USA: you need to play more netball
So, this weekend I went to Atlanta to play netball.
I hear this ALL the time in America when I mention netball: ‘What’s that?’
And I reply thus (with an exasperated sigh, usually): ‘It’s like basketball, but you can’t run with the ball, there is no backboard when you shoot and it’s mainly played by girls.’ But there is much more to it than that (and not just the very short skirts, chaps….)
This is my report on netball and an explanation of the very great game.
But wait! When I was waiting yesterday (in the flippin’ freezing cold – note: not smug anymore) for the school pick up my American friend said that she had been watching some kids playing Ultimate Basketball, which, she said ‘is very like netball’!!
And she’s right! There is hope for netball in the USA!
The rules are fairly similar…(and some are not, but these are the similar rules).
– No dribbling.
– Hold the ball for three seconds only.
– Arms length away to defend.
– No stealing the ball once a player has possession.
– Passes may only be stolen/intercepted in the air.
– If an offensive player is shooting – defense may hold arms straight up.
– Establish the pivot foot.
– Allow one bounce when attempting to catch the ball.
– Ball goes to other team when dribble occurs.
– By emphasizing the “no dribble rule” you are emphasizing to the kids to look for a pass immediately after catching a ball.
– No close defense on the person with the ball. You must be away by at least arm’s length.
– Travelling fouls and minor contact fouls, like swatting at the ball of a passer or shooter will be a change of possession penalty.
So, it appears that the netball rules are slowly seeping into basketball, and I like the way they call it ‘Ultimate Basketball’ like it’s even better than regular basketball (well, of course, in my opinion it is, cos it’s a rough and tough game that is full of strategy and tactics and skill and speed). And it ain’t just for girls, remember…..
Your netball time has come America.
Lament of an Expat
So, I bought this book about being an expat in the USA called ‘LAMENT OF AN EXPAT: How I Discovered America And Tried to Mend’ by Leonora Burton.
It’s got great reviews: ‘This is the witty, sometimes bemused, chronicle of an expat’s plunge into American culture, with its love of the gun and the sacred dollar, with its rigid constitution and singular laws and with the kindness, generosity and humanity of ordinary Americans. She describes encounters with the Mafia, a plane crash, Robert Redford, a Madam and a call girl from her home town in Wales, a famous author so drunk he couldn’t talk, a cardboard funeral casket, Richard Nixon and a Caribbean wedding that was supposed to exclude God but didn’t. One of her twin boys lives in New York City, she writes, while the other is in London, maintaining her connection with the U.K. Along the way, she makes a foe of Roger Ailes, top earner for Rupert Murdoch’s media empire, and loves every minute of the dispute which continues with this book.’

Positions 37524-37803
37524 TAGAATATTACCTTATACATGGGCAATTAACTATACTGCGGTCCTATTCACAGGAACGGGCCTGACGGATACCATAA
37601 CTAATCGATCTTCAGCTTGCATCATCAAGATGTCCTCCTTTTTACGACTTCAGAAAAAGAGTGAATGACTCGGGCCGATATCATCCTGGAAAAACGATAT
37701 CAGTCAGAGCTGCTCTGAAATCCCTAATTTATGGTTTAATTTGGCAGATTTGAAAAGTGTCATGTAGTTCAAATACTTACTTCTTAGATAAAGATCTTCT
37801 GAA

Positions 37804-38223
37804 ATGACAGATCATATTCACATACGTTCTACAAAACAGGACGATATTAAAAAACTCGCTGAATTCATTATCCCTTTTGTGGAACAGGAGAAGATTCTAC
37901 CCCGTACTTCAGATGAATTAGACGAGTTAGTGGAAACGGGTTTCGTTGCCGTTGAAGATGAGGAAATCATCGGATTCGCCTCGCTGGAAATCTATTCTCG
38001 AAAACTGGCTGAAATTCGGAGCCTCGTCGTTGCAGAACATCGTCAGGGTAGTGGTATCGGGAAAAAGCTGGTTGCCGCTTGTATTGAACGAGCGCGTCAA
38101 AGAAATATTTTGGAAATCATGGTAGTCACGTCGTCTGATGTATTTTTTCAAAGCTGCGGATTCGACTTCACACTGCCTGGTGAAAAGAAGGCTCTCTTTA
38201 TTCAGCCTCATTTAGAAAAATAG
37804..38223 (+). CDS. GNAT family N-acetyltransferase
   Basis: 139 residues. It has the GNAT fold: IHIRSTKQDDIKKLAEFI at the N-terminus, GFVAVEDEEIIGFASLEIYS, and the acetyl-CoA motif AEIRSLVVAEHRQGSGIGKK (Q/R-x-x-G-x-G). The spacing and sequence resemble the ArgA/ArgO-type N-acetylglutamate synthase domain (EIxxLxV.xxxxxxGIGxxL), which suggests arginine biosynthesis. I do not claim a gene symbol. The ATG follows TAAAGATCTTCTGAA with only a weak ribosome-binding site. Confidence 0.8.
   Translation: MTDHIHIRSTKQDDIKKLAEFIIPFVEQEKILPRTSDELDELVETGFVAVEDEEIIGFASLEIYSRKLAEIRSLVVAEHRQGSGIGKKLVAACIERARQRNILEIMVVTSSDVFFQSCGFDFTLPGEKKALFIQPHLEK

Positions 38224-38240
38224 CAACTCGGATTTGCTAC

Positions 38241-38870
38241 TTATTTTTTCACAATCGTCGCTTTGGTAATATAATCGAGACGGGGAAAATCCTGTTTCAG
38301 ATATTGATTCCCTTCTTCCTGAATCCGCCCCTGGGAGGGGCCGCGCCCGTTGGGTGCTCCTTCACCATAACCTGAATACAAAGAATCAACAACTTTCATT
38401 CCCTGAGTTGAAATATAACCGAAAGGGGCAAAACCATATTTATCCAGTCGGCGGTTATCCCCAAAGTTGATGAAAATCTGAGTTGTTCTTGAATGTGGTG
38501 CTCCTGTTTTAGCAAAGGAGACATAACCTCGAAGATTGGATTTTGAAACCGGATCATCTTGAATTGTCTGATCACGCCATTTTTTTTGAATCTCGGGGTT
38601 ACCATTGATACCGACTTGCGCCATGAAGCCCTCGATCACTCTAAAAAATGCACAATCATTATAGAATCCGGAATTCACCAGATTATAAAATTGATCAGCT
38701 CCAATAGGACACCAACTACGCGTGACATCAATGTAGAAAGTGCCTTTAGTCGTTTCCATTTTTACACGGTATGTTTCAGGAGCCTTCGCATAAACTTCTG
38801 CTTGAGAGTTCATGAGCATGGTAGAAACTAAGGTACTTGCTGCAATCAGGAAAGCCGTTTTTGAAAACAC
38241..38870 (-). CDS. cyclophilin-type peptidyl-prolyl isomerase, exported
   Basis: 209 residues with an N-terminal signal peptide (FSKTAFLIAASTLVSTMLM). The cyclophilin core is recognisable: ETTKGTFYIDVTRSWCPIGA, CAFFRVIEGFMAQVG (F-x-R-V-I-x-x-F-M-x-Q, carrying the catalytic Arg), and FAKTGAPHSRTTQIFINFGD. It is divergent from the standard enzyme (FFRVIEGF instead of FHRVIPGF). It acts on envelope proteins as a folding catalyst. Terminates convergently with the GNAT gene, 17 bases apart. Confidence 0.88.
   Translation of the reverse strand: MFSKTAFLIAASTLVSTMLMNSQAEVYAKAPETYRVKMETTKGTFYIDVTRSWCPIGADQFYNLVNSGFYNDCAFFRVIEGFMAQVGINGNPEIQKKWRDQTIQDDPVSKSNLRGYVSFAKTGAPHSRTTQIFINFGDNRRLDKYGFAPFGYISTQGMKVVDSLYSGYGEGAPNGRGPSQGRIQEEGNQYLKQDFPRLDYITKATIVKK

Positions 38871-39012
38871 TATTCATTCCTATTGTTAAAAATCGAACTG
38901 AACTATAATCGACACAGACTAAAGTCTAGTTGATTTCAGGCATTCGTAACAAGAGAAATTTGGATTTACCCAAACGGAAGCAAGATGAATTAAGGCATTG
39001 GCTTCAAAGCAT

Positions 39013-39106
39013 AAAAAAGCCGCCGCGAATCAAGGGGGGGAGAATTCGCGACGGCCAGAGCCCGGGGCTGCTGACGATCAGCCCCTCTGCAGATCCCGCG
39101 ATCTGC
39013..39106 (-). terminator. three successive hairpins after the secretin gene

But, ‘mend America’…..? I’m not sure about that bit, unless of course it’s all very tongue in cheek…..But it seems the British always want to mend stuff about America – that’s not to say that there aren’t things that aren’t a bit wonky, but I think that ‘mend’ sometimes really means ‘change it to the way the British do it’……
I’ll let you know how the book is 🙂
Dates USA/UK stylie
An America friend wrote yesterday that it was a special date day being the 12th November 2013. That’s written 11/12/13 in the USA. I wrote back that, sadly, this was not a special numerical day for us Brits, but she kindly pointed out that on 11th December 2013 it would be since we would write 11/12/13. Hoorah!
I still get confuddled by the date thing tho – I often write my birthday the British way round, which looks like I was born in March instead of December. Actually, maybe I could start having two birthdays…..! 😉